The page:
Roanoke Fire Crews Hand Out Smoke Detectors to Families

Roanoke, VA - Firefighters in Roanoke teamed up with dozens of Lowe's employees Friday to deliver smoke detectors and fire extinguishers door-to-door.

Thursday, a newspaper carrier saved a sleeping woman who did not have working detectors.

Fire officials want everyone to know that most victims of fire are people who likely thought it was something that happened to other people. Friday morning, Roanoke fire crews answered a different call when they spread out across all four quadrants of the city with the mission of handing out about $30 worth of life saving equipment to 300 families that otherwise would be without.

Jerry Smith was one of those people. He says he barely makes a living as a woodworker and has no room in his budget for extras even as important as these.

"I saw the fire truck pull up and was wondering what was going on. I am very appreciative of that firefighter coming up here and giving me that," said Smith.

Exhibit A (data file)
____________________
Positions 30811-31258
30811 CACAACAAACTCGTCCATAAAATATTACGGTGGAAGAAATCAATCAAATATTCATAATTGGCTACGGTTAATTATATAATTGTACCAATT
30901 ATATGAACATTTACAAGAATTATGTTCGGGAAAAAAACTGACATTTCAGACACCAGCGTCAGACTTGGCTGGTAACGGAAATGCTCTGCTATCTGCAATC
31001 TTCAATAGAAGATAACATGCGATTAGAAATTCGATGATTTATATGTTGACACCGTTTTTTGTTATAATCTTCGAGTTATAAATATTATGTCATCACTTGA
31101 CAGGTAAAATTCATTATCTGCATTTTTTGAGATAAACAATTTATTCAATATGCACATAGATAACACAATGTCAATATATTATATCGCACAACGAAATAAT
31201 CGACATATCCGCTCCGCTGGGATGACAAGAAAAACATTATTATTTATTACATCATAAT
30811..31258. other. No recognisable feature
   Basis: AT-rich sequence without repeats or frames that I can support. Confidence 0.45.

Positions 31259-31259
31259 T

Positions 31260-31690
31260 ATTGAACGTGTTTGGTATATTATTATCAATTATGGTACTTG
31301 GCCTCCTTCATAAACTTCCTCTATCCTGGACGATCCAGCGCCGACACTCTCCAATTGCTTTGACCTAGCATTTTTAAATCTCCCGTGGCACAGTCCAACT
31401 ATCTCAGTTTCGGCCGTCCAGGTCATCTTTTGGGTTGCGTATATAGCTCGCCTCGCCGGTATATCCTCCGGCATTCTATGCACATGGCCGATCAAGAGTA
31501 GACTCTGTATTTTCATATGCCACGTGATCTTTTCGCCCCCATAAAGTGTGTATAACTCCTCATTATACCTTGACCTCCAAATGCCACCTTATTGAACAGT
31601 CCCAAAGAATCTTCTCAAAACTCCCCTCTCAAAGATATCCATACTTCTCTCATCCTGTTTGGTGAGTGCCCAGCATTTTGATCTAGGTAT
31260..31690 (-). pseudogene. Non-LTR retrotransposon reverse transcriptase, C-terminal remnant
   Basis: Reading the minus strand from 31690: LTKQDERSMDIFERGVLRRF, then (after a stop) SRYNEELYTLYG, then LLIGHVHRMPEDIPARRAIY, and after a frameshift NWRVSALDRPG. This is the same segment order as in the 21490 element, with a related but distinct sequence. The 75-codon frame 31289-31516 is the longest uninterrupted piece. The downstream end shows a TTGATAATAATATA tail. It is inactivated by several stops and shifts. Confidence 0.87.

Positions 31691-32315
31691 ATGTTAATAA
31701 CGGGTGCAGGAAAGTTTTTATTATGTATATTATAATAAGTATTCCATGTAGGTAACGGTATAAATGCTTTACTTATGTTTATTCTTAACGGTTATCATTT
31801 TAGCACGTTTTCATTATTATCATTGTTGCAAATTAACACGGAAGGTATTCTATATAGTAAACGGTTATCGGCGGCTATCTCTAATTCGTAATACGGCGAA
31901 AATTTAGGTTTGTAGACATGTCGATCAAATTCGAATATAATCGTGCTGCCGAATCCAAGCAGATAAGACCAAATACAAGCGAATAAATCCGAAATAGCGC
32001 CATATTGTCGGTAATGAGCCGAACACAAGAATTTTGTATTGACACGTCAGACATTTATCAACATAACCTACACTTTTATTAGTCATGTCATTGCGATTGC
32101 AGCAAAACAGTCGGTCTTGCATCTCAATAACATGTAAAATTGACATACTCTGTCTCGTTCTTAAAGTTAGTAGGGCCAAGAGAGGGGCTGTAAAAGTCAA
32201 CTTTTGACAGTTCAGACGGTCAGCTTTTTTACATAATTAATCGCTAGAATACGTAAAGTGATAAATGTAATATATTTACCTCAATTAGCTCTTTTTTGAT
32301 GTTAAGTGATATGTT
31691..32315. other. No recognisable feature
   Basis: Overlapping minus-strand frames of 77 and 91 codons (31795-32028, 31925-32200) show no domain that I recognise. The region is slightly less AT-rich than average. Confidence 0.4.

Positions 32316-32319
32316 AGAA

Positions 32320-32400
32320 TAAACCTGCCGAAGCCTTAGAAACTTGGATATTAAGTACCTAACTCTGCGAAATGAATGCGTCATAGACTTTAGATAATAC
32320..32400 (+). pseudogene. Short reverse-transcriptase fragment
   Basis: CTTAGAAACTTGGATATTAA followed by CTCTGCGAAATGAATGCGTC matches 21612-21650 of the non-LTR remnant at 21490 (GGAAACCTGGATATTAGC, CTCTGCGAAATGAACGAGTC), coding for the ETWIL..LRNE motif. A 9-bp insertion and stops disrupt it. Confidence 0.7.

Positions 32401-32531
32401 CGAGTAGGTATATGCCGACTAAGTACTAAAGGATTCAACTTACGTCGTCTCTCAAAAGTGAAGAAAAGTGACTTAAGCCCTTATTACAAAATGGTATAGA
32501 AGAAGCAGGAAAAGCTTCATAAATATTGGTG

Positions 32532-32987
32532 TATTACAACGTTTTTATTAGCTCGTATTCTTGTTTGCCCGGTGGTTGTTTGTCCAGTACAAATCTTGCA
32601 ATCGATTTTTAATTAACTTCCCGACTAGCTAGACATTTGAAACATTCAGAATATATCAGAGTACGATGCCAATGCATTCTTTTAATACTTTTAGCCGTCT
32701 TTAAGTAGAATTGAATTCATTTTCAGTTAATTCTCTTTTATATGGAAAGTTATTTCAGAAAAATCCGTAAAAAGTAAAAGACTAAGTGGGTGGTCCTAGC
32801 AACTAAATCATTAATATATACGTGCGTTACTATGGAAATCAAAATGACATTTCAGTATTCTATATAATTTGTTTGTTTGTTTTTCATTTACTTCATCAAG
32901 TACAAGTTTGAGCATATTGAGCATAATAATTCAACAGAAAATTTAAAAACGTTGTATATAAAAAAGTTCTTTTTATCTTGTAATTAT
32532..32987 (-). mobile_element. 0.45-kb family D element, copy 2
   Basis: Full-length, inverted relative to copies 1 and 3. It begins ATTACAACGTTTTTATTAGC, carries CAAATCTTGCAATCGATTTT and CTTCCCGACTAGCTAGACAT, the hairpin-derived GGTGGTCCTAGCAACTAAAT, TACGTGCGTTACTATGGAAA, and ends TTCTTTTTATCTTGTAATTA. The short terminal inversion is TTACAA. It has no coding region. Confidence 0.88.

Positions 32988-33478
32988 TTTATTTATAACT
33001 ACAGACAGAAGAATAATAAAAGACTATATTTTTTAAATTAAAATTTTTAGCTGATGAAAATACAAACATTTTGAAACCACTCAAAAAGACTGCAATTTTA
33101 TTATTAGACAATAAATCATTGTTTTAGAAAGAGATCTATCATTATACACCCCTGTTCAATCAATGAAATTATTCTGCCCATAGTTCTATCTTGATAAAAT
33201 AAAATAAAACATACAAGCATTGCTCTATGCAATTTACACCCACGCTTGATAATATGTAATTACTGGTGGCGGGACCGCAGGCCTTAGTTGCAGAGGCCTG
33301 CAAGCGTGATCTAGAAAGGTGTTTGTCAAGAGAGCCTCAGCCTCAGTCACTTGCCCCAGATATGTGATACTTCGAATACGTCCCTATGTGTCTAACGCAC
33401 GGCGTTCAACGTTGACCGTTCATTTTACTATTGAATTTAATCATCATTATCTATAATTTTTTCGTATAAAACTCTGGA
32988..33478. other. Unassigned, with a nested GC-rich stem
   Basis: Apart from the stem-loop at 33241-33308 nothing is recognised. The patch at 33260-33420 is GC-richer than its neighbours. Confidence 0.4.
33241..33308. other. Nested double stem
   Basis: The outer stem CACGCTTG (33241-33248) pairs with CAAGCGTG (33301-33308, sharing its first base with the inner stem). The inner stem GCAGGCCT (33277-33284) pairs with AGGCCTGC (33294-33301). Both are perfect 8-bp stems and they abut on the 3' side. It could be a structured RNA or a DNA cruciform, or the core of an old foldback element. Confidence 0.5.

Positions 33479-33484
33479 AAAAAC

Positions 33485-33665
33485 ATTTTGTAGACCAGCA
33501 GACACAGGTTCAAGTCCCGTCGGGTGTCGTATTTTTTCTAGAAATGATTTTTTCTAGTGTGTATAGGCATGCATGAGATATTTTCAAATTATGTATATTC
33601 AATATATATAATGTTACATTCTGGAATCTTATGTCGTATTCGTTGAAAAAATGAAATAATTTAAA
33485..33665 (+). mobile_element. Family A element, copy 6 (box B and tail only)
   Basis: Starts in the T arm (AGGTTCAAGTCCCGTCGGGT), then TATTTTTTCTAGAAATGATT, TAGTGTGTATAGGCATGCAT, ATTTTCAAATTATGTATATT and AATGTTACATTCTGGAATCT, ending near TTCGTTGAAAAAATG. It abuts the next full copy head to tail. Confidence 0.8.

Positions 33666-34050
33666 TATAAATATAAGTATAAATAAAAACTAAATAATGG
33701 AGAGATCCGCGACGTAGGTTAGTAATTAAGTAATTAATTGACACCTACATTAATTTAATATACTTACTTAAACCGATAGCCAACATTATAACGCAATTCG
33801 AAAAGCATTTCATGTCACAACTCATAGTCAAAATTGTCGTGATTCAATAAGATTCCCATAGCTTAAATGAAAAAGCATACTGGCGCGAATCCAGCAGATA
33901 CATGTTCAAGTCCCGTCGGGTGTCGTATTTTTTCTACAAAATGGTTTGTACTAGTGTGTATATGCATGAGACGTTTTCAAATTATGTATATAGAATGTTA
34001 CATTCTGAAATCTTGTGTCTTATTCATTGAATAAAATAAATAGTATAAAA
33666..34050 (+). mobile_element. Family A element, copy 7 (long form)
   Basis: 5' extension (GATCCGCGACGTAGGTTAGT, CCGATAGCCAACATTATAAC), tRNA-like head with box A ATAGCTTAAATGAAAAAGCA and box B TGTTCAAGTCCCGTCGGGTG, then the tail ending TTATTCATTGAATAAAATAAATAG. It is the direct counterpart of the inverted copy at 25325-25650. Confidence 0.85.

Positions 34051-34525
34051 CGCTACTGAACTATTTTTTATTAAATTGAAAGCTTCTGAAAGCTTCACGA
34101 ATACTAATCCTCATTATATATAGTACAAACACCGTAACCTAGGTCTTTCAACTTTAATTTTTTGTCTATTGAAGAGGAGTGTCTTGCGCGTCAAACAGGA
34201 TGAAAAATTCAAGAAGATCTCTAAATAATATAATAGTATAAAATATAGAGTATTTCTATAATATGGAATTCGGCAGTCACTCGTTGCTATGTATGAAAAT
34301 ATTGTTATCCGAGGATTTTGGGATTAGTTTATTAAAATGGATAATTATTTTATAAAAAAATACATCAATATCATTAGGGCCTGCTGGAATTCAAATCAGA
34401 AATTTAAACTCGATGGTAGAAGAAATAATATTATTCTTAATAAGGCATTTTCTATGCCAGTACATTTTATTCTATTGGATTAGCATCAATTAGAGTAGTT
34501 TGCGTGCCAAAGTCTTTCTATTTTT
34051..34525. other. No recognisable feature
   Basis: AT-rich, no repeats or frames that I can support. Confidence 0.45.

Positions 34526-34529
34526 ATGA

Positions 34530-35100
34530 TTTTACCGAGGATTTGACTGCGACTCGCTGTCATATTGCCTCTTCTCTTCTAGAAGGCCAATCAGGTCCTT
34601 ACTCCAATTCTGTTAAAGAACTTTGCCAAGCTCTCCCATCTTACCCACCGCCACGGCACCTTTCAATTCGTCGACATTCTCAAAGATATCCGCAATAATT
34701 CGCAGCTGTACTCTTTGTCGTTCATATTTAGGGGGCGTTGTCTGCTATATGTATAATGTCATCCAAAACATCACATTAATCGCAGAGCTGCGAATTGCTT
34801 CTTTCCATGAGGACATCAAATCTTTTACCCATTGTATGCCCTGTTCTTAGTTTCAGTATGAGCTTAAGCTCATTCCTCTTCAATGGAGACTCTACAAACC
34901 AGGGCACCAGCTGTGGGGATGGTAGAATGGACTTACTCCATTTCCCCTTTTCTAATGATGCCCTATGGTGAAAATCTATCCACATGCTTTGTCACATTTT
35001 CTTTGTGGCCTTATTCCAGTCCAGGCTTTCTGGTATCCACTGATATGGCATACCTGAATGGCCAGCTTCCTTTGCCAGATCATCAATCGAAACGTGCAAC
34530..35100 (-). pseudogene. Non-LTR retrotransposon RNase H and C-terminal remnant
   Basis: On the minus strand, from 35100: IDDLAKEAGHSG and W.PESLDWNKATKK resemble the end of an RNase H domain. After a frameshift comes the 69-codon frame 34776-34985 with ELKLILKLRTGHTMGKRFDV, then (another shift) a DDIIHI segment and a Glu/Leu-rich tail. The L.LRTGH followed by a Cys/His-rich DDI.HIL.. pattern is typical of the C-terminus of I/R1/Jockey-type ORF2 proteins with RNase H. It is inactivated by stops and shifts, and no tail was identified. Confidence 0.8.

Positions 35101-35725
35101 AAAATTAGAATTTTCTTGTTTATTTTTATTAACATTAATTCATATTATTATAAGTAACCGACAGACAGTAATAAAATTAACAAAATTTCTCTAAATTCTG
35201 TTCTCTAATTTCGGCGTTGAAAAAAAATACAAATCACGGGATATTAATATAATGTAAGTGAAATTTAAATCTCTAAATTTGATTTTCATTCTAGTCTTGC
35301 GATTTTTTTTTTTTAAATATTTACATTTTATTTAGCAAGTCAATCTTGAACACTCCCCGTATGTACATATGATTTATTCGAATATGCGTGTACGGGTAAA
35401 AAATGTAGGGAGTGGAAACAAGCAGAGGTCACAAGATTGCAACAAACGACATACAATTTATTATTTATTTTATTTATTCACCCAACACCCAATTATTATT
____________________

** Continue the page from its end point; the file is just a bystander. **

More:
"They think that a fire is not going to happen to them. That they are going to wake up and notice something on fire and that's not necessarily the case," said Tiffany Bradbury with the Roanoke City Fire Department.

The reality is the danger is real for everybody, even in upscale neighborhoods where just the day before, a home caught fire as the elderly resident slept with no working detectors in the home.

"I could see her coming down the steps (thinking), 'What's this guy want" said Mathew "Mick" DeSimone.

By sheer luck, newspaper carrier Mick DeSimone just happened to be making his doormat delivery.

"As I was walking back towards the back of the house where I go I could hear popping' and cracking sound, and I turned the corner and I could see smoke on the roof," said DeSimone.

Luck would prevail on that day; these firefighters are hoping by passing this equipment out, luck won't be the only thing 300 more families will have to rely on this holiday season.

"I was. I was there at the right place at the right time," said DeSimone.

December typically sees a major spike in accidental fires, deaths and property damage.

Thursday's fire caused about $150,000 in damage. Investigators say that fire was electrical.